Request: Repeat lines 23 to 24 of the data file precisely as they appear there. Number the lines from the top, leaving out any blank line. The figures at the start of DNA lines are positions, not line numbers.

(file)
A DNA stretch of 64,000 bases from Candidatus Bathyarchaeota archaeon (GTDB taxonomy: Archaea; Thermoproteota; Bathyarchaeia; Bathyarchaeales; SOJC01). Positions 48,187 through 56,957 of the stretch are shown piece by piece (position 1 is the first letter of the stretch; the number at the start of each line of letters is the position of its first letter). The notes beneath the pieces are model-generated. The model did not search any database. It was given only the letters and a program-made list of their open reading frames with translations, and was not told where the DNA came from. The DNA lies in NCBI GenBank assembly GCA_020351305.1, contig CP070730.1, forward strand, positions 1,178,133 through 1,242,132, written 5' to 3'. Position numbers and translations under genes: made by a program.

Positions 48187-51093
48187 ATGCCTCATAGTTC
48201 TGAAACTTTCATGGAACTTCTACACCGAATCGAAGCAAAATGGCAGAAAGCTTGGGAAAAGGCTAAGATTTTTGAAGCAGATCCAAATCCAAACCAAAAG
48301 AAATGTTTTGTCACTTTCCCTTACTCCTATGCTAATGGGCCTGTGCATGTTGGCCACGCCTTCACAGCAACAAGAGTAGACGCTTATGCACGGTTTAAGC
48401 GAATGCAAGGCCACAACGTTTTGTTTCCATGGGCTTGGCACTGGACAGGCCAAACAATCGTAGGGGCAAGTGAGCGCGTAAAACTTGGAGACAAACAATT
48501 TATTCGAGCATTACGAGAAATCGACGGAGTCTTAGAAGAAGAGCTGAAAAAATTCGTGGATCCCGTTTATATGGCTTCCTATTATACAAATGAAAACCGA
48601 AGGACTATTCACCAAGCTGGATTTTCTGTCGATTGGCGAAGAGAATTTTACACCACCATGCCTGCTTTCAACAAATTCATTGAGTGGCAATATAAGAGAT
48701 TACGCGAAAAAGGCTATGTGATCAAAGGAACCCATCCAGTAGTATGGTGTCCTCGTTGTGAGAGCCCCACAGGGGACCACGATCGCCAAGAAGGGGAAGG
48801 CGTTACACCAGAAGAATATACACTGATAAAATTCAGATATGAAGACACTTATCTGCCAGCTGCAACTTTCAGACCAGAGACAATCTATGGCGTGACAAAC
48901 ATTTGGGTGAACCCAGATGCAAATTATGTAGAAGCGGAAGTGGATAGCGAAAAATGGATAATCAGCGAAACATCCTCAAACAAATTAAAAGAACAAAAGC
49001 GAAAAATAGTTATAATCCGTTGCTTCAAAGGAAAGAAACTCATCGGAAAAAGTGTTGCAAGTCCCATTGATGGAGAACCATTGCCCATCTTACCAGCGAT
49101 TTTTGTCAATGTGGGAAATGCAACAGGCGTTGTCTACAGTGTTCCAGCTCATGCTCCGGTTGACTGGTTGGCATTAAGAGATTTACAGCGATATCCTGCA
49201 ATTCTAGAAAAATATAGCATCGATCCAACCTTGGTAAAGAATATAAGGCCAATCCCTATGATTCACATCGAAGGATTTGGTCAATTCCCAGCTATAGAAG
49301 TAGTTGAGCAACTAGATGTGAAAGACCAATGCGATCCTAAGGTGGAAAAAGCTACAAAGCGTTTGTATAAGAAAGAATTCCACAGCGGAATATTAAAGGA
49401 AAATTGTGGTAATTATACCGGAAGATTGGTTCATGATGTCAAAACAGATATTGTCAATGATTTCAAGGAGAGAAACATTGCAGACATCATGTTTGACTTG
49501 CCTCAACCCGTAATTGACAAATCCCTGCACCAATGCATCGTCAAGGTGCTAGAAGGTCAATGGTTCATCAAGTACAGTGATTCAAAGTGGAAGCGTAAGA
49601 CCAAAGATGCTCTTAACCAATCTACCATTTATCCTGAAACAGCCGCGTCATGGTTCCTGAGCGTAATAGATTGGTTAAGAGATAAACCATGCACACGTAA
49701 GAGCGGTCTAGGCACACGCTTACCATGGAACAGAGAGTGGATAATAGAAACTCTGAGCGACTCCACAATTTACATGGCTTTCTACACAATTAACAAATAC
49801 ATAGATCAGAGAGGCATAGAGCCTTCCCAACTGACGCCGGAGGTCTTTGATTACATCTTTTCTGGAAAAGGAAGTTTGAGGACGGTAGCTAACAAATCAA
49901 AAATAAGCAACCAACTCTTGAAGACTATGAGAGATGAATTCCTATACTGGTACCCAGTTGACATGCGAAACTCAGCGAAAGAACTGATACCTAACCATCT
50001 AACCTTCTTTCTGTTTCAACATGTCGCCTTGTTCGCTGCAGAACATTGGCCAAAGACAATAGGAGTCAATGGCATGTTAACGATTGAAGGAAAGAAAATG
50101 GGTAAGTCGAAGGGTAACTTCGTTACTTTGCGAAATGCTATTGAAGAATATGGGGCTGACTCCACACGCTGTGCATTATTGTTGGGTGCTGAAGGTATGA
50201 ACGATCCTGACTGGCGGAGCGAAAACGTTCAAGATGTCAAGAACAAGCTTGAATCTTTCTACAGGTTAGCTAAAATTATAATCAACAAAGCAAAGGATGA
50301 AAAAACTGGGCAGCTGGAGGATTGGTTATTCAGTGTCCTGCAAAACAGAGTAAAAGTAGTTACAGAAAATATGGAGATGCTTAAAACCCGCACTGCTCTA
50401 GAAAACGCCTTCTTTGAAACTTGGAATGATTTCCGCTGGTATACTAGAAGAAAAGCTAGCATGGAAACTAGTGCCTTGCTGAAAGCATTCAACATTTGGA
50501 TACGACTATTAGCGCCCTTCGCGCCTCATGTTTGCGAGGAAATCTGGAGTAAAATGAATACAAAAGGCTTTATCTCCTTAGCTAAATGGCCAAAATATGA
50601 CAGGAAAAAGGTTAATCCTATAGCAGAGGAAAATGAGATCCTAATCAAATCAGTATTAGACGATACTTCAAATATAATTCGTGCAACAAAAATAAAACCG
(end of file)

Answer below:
50101 GGTAAGTCGAAGGGTAACTTCGTTACTTTGCGAAATGCTATTGAAGAATATGGGGCTGACTCCACACGCTGTGCATTATTGTTGGGTGCTGAAGGTATGA
50201 ACGATCCTGACTGGCGGAGCGAAAACGTTCAAGATGTCAAGAACAAGCTTGAATCTTTCTACAGGTTAGCTAAAATTATAATCAACAAAGCAAAGGATGA